Optimism and drive around the potential for practical and cheap hydrogen production continues. The potential future of hydrogen feels so tantalising considering its sheer abundance on our planet, as well as in the universe.
Indeed, in Hydrogen: overhyped or hypercharged?, one of our resident futurists, Doug Vining, recently put down his thoughts on the future of hydrogen, noting that “the appetite for investment and for funding innovation in this space is increasing, and we could be on the brink of breakthroughs that will launch the hydrogen economy from dream into reality.”
The recent discovery by UCSC scientists certainly sounds like one of these breakthroughs; only time will tell whether it has the potential to scale and play a meaningful role in creating the reality of a hydrogen economy.
The Science Alert article by David Nield explains the UCSC scientific discovery further…
Hydrogen fuel promises to be a clean and abundant source of energy in the future – as long as scientists can figure out ways to produce it practically and cheaply, and without fossil fuels.
A new study provides us with another promising step in that direction.
Scientists have described a relatively simple method involving aluminium nanoparticles that are able to strip the oxygen from water molecules and leave hydrogen gas. The process yields large amounts of hydrogen, and it all works at room temperature, removing one of the big barriers to hydrogen fuel production: the large amounts of power required to produce it using existing methods. This technique also works with any kind of water, too, including wastewater and ocean water.
“We don’t need any energy input, and it bubbles hydrogen like crazy,” says materials scientist Scott Oliver from the University of California, Santa Cruz (UCSC). “I’ve never seen anything like it.”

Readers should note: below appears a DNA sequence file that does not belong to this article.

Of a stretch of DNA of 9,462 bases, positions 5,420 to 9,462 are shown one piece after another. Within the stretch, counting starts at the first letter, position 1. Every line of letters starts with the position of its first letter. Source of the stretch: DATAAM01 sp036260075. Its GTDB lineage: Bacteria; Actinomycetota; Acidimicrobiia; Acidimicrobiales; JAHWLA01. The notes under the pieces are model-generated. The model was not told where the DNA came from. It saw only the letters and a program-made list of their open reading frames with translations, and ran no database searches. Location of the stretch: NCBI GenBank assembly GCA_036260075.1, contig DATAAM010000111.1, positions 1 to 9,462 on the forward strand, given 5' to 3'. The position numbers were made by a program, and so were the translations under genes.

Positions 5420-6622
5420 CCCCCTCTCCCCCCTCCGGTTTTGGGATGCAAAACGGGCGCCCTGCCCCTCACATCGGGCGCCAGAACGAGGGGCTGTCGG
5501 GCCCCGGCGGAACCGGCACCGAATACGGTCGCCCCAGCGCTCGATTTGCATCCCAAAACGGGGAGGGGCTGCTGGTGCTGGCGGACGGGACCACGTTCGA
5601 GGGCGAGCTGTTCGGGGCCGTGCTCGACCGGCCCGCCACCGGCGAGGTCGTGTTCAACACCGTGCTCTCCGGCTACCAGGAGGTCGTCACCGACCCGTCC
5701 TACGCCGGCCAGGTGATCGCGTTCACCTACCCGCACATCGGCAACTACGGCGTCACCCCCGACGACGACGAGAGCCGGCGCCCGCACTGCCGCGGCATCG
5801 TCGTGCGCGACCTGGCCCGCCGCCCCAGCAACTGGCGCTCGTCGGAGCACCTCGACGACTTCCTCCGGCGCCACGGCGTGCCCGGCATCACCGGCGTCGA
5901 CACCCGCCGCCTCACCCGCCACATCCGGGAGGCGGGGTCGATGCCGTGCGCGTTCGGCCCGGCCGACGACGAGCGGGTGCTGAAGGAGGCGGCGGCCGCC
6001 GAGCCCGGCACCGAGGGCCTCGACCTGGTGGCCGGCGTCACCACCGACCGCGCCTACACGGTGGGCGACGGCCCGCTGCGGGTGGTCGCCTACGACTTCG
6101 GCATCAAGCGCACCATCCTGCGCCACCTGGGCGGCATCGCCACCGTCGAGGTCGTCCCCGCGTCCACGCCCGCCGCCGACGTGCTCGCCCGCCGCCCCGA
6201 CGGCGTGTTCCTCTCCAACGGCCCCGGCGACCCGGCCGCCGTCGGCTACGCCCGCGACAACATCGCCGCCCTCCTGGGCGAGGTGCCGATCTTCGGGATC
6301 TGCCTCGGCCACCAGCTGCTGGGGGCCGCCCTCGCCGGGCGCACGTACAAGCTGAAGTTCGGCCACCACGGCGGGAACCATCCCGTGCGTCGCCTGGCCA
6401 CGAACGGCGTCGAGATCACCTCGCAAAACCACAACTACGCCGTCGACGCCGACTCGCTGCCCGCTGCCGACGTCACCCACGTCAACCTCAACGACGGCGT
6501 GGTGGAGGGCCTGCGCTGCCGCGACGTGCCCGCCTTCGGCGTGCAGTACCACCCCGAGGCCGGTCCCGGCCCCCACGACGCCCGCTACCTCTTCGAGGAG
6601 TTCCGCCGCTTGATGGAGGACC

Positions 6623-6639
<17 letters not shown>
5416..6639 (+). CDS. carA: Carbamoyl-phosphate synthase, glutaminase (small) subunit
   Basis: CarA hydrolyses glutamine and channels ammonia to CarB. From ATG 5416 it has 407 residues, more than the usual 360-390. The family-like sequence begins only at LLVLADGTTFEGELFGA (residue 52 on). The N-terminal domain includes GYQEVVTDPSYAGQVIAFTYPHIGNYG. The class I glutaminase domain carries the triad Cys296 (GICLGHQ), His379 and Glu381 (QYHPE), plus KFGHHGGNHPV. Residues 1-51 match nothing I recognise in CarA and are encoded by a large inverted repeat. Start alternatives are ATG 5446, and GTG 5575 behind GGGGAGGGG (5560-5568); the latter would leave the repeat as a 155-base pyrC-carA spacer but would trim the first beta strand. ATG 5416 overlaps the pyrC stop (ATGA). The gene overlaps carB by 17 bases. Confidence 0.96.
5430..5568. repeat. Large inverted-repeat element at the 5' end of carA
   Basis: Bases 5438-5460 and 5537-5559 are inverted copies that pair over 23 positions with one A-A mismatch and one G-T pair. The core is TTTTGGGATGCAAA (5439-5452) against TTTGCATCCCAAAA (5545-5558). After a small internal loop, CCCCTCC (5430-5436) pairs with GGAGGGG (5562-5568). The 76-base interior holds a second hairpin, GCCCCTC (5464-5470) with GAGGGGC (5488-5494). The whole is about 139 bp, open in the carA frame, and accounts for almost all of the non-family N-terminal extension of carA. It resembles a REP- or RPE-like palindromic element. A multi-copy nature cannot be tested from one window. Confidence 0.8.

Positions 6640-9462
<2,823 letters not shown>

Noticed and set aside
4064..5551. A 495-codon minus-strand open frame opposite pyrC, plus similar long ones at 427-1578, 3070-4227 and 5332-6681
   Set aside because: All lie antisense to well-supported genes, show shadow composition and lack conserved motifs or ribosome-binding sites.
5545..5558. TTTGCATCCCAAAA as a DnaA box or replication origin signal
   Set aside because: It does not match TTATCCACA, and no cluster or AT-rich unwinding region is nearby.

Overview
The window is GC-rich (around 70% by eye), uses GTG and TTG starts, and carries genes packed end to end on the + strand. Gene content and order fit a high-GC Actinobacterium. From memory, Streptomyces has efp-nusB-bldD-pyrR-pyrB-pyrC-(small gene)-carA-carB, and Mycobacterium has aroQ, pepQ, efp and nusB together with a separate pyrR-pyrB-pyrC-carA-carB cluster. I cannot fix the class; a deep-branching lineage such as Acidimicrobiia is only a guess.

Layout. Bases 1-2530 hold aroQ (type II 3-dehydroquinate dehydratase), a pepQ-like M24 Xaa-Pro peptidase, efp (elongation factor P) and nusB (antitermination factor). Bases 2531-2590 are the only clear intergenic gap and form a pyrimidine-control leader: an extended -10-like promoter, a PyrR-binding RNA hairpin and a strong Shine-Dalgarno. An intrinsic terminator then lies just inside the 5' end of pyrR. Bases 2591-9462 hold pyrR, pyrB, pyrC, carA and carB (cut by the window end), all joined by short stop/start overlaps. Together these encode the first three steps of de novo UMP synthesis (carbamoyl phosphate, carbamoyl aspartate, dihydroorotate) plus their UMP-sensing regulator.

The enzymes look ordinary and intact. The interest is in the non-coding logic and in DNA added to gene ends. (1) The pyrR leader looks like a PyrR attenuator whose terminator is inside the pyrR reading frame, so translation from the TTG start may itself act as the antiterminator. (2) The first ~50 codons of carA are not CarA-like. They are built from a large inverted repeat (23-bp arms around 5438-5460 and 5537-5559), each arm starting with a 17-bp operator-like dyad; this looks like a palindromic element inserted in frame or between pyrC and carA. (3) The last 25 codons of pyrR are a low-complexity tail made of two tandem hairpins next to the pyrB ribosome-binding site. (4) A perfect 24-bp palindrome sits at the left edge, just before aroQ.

Key to the process is the use of gallium metal to enable an ongoing reaction with the water. This aluminium-gallium-water reaction has been known about for decades, but here the team optimized and enhanced it in a few particular ways.
With the help of scanning electron microscopy and x-ray diffraction techniques, the researchers were able to find the best mix of aluminium and gallium for producing hydrogen with the greatest efficiency: 3:1 in favour of gallium.
The gallium-rich alloy does double duty in both removing aluminium’s oxide coating (which would ordinarily block the reaction with water) and in producing the aluminium nanoparticles that enable faster reactions.
“The gallium separates the nanoparticles and keeps them from aggregating into larger particles,” says Bakthan Singaram, a professor of organic chemistry at UCSC. “People have struggled to make aluminium nanoparticles, and here we are producing them under normal atmospheric pressure and room temperature conditions.”
As gallium is liquid slightly over room temperature, the mixing method isn’t complicated, and the composite material can be stored for at least three months when submerged in cyclohexane to protect it from moisture, which would otherwise degrade its efficacy.
Aluminium is a lot more abundant and easier to get hold of than gallium, as it can be sourced from recycled materials. But in this process, the gallium can be recovered and reused many times over without losing its effectiveness. That’s yet another factor in favour of the new technique.
There is still work to do, not least in making sure this can be scaled up from a lab set-up to something that can be used on an industrial scale. However, the early signs are that this is another method that has a lot of potential for hydrogen fuel production.
“Overall, the Ga-rich Ga−Al [gallium-rich gallium-aluminium] mixture produces substantial amounts of hydrogen at room temperature with no energy input, material manipulation, or pH modification,” the researchers conclude in their published paper.
The research has been published in Applied Nano Materials.
Via Science Alert, written by David Nield 31 August 2022